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Have you ever wondered what life is like on the other side of the stethoscope? Combining the grace and precision of a poet with a down-to-earth, compassionate manner, physician and NPR commentator David Watts reveals what it’s really like to be a doctor today. From difficult diagnoses, irreverent colleagues, brave survivors, and examining room embarrassments, Watts uncovers the world of contemporary medicine and shares the emotional truths and... more...

German-born Marie Zakrzewska (1829-1902) was one of the most prominent female physicians of nineteenth-century America. Best known for creating a modern hospital and medical education program for women, Zakrzewska battled against the gendering of science and the restrictive definitions of her sex. In Science Has No Sex, Arleen Tuchman examines the life and work of a woman who continues to challenge historians of gender to this day. At a time when most... more...

Furiously Happy meets Elaine Lui in this truly original—and surprisingly hilarious—memoir about one woman’s journey to learn how to walk after a debilitating diagnosis turned her life upside down. Learn How to Walk (Again) To-Do List: Step 1: Stand Step 2: Step Step 3: Pee (Yes!) Step 4: Walk with walker Step 5: Walk with sticks Step 6: Walk without props Recreational interlude for sex Step 7: RUN! Ruth Marshall—power mom, wife, actor, and... more...

The internationally best-selling personal story of "the doctor on the front lines of the migrant crisis" (CNN). Situated more than one hundred miles off Italy’s southern coast, the rocky island of Lampedusa has hit world headlines in recent years as the first port of call for hundreds of thousands of African and Middle Eastern refugees fleeing civil war and terrorism and hoping to make a new life in Europe. Dr. Pietro Bartolo, who... more...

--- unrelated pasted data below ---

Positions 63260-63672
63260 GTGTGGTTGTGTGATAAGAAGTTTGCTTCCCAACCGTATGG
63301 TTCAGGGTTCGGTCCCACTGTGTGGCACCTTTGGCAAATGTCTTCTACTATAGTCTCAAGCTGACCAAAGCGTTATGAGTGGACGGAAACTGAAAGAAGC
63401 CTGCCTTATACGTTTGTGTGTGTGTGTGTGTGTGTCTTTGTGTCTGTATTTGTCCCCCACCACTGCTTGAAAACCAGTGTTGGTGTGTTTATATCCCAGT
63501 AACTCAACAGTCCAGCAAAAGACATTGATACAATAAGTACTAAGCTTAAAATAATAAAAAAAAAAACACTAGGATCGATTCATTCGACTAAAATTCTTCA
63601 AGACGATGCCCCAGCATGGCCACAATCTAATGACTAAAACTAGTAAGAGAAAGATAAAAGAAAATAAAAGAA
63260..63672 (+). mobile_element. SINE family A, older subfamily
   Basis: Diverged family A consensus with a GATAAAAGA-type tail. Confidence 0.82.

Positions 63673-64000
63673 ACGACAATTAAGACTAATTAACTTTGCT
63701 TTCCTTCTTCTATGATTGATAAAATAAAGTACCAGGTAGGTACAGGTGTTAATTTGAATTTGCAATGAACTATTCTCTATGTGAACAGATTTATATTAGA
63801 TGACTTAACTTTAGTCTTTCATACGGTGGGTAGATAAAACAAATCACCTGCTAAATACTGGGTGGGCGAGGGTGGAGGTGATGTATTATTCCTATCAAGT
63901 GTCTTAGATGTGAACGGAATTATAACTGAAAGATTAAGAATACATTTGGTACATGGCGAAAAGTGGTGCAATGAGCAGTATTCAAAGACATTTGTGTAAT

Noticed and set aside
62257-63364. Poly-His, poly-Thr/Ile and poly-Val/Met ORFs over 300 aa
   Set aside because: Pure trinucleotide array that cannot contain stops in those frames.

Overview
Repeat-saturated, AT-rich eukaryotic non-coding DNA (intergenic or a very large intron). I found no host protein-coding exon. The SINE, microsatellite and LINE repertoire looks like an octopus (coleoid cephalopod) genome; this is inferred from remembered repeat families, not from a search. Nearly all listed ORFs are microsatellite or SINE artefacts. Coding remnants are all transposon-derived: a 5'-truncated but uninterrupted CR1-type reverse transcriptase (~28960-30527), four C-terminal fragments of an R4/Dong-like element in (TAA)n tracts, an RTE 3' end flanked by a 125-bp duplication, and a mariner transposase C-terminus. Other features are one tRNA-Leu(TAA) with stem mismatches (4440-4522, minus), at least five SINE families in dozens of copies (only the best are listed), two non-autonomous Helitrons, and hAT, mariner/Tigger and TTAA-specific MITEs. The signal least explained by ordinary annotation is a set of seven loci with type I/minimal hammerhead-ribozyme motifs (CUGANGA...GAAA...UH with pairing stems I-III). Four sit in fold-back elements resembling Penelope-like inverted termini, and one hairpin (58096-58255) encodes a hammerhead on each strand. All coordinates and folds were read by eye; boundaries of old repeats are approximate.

Katrina Firlik is a neurosurgeon, one of only two hundred or so women among the alpha males who dominate this high-pressure, high-prestige medical specialty. She is also a superbly gifted writer–witty, insightful, at once deeply humane and refreshingly wry. In Another Day in the Frontal Lobe, Dr. Firlik draws on this rare combination to create a neurosurgeon’s Kitchen Confidential–a unique insider’s memoir of a fascinating profession.... more...

By the time most of us meet our doctors, they've been in practice for a number of years. Often they seem aloof, uncaring, and hurried. Of course, they're not all like that, and most didn't start out that way. Here are voices of third-year students just as they begin to take on clinical responsibilities. Their words focus on the odd transition students face when they must deal with real people in real time and in real crises and when they must learn to... more...

The story of the jet engine tells of what pushing technology to its limits can achieve and of the human emotions and tragedies that can leave ambition in its wake.

A brutally frank memoir about doctors and patients in a health care system that puts the poor at risk. In medical charts, the term “N.A.D.” (No Apparent Distress) is used for patients who appear stable. The phrase also aptly describes America’s medical system when it comes to treating the underprivileged. Medical students learn on the bodies of the poor―and the poor suffer from their mistakes. Rachel Pearson confronted... more...

"Riveting" (Houston Chronicle), "captivating" (Discover), and "compulsively readable" (San Francisco Chronicle). Surgeon, scholar, best-selling author, Sherwin B. Nuland tells the strange story of Ignác Semmelweis with urgency and the insight gained from his own studies and clinical experience. Ignác Semmelweis is remembered for the now-commonplace notion that doctors must wash their hands before examining patients. In mid-nineteenth-century... more...